Illustrious Citizens of Rapa Nui
41 Years Dedicated to the Rapanui Language
have dedicated their lives to the new generation of the Rapanui people through enormous contributions to the rescue of the ancestral language.
Responding to long-held aspirations, in 1975 during the military government, Chile approved the teaching of the Rapanui language in the local schools from first to sixth grade. The Ministry of Education and the Catholic University of Valparaiso, concerned about the lack of teachers and texts for this purpose, contacted the SIL, Summer Institute of Linguistics, a consultant for UNESCO and the United Nations. The purpose of this non-profit organization, sponsored by evangelical Protestant
Christian groups, is to compile and disseminate documentation on little known languages, often non-written, with the goal of translating the Bible into those languages.
Thiesen, lived in Peru, together with their missionary parents. Nancy Weber relates…”We both grew up in the Amazonas region of Peru. Robert’s father was a jungle pilot, my mother was a nurse and I was a secretary. So we learned to live within native cultures and to serve ethnic minorities.” In 1976, when they were 28 years old, with three small children, they decided to accept the challenge of Easter Island and signed a contract for 3 years, which was later renewed and eventually became indefinite. “We first moved to Quilpué (continental Chile) and would come on visits to the Island, but that wasn’t sufficient, so we decided
to come to live here”, comments Nancy Weber. “The Island was totally different from today. There were very few houses, many of which were only half finished, and the roads were muddy tracks. Our first task was to learn the language.
“Until 1984, we shared a house with a Rapanui family and Georgina Paoa made room for us in the school. There we met many of the teachers, such as Luis Gomez-Macke, Emilia and Carmen Cardinali, Isabél Garcés, who was the wife of Alvaro Atán, and Marian Peronard-Thierry. In those days, 77% of the
students at the Island’s school were native speakers of Rapanui, but they couldn’t read or write their language. The teachers Mario Tuki and Juan Marambio had begun classes of Rapanui based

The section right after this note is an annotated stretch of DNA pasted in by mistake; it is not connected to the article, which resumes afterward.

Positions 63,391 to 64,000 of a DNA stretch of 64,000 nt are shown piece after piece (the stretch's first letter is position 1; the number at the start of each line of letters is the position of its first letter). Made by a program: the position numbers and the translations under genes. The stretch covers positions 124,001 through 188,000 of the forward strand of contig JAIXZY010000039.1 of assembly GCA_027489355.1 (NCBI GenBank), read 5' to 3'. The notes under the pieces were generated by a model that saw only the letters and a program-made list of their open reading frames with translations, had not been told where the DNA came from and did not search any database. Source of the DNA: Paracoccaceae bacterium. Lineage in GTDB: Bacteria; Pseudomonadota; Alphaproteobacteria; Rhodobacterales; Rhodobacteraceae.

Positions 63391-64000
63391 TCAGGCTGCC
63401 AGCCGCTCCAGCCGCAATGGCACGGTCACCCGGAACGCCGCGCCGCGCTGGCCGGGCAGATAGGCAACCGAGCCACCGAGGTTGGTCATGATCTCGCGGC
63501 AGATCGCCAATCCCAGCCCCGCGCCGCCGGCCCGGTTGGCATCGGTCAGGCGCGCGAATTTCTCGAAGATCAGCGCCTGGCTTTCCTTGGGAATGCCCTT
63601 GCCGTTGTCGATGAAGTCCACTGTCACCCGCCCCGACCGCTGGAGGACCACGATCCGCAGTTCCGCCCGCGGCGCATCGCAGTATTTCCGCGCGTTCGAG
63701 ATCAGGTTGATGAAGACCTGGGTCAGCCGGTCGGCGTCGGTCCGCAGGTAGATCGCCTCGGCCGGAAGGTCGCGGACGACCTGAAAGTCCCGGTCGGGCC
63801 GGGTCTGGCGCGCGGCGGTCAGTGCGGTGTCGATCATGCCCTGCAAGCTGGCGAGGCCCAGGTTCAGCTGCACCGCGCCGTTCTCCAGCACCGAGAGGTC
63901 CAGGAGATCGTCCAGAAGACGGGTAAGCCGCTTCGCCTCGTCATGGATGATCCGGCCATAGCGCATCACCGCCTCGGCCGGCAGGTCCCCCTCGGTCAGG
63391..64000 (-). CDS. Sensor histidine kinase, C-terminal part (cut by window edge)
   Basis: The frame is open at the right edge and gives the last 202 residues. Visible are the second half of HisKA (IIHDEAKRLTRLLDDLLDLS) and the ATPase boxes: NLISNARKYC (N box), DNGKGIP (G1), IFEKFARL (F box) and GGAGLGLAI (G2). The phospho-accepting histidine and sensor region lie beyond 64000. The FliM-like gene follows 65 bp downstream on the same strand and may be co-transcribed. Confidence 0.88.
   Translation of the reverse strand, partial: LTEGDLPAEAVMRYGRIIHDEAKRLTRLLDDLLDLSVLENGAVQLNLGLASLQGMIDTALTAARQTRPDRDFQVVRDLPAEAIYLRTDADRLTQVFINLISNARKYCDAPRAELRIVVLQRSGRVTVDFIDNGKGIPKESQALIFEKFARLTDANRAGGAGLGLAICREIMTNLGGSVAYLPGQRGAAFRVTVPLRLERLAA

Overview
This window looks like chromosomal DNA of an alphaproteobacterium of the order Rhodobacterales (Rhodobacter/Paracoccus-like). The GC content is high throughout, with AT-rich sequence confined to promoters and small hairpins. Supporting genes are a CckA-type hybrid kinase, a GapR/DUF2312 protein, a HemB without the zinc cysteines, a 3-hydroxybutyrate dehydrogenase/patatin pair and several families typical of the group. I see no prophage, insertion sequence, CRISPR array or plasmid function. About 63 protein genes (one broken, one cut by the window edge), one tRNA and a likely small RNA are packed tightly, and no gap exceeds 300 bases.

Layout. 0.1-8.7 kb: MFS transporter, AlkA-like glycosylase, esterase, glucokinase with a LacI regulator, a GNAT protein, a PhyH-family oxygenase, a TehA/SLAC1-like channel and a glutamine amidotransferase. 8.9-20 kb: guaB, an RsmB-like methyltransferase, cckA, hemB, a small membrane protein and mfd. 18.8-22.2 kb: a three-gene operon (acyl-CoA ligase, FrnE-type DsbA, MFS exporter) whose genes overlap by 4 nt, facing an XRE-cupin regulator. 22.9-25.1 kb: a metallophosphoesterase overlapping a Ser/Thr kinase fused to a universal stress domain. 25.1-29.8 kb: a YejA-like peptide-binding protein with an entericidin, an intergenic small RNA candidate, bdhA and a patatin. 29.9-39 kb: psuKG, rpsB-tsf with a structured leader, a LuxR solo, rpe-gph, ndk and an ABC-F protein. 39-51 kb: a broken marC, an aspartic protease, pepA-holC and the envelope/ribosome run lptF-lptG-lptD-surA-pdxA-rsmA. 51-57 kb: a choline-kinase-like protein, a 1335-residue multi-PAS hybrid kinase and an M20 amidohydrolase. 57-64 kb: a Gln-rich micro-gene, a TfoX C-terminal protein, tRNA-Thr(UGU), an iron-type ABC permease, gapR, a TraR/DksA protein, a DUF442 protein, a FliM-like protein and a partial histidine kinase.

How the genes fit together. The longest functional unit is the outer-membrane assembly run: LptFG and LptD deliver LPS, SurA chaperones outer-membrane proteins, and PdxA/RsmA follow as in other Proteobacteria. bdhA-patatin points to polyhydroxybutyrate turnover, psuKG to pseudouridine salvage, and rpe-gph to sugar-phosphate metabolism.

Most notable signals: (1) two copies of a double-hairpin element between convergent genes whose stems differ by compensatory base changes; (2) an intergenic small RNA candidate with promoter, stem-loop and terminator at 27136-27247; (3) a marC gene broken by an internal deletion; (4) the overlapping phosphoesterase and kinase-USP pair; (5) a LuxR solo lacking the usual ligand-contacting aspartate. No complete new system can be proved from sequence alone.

on the books of Father Sebastian Englert. To strengthen the language, we had to do something to help the entire community and so we began literary workshops with colleagues from Peru and from the Catholic University. The workshops were held over a period of three months, every week day during 5 hours a day. The Islanders were so enthusiastic that
they didn’t want to stop. They told stories and the only person who tried to write them all down fast
was Felipe Pakarati, in spite of being blind. Then Eusebio Tuki learned to type his stories on a typewriter.”
After many months of study on the local language,
including an analysis of phonetic structure, the researchers began to test several tentative systems of writing. Based on the general opinion of the people, they took the decision to use an alphabet that would be easy to learn. Robert Weber comments that the first step was to make a primer, a basic spelling book. “Then, with Carmen Cardinali, we set up a trial text for first grade, which we ended up using for all the classes through to sixth grade. So the children learned to read. We realized that, with this, the self-esteem of the students rose surprisingly, which led them to do better in all of their classes. In 1989, we were able to finish Biblia Rapa the text books for all the grades from first to sixth. The students were now required to read, write and understand basic grammar. We also made four workbooks for teaching Rapanui as a second
language for the teachers. There were students who weren’t fluent in Rapanui and who had to be taught words and phrases bit by bit.”
The Indigenous Law of 1993 authorizes the creation of plans and programs for an intercultural bilingual education in the national context. The culture of Rapa Nui to date had been limited to teaching dances, music and crafts. In this context, the Virginia Haoa Immersion Program emerged, which was implemented three years later. In these programs, books and study materials made by the Weber couple were used on the basis of their literary workshops. A few years later, Rapa Nui teachers created the Academy of the Language, beginning the revitalization of the Rapa Nui language.
In the USA we will finish the Spanish-speaking dictionary to send it to the island. Nancy Thiesen de Weber sighs: “It’s hard to leave the island. In spite of being unique the rapa nui and how difficult it was to work with them, we love them. Many times we wanted to throw in the towel, but here we are. Our children grew up and studied in Rapa Nui. Now we return to the central valley of California, the land of my parents, where today our children and grandchildren live. We take nothing and we feel almost like indigent immigrants. We will arrive right at the marriage of our eldest daughter, Iorana Rapa Nui. “On the day of their departure, the couple received notification of residence by unanimous vote of the Easter Island Development Commission.
Bible Rapa Nui
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Rapa Nui, the land of mystery and living history, where you can experience the natural and cultural wealth in one of the most beautiful and intriguing places on our planet.